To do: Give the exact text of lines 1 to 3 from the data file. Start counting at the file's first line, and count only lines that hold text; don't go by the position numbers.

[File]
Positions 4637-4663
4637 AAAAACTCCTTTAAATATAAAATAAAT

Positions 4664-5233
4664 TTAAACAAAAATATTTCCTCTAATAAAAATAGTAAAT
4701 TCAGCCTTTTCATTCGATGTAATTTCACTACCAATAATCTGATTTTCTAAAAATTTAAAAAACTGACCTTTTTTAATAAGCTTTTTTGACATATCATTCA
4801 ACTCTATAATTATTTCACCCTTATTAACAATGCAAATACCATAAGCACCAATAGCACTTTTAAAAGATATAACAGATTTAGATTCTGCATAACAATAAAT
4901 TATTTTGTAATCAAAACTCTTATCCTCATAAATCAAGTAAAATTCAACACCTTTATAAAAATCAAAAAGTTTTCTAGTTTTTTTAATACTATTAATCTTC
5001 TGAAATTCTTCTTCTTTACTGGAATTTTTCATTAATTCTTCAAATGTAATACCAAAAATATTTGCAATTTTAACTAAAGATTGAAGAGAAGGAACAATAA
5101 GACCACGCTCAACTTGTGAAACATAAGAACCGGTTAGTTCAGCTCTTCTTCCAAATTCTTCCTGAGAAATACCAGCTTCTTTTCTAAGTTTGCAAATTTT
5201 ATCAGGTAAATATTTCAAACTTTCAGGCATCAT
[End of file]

Positions 4637-4663
4637 AAAAACTCCTTTAAATATAAAATAAAT

Positions 4664-5233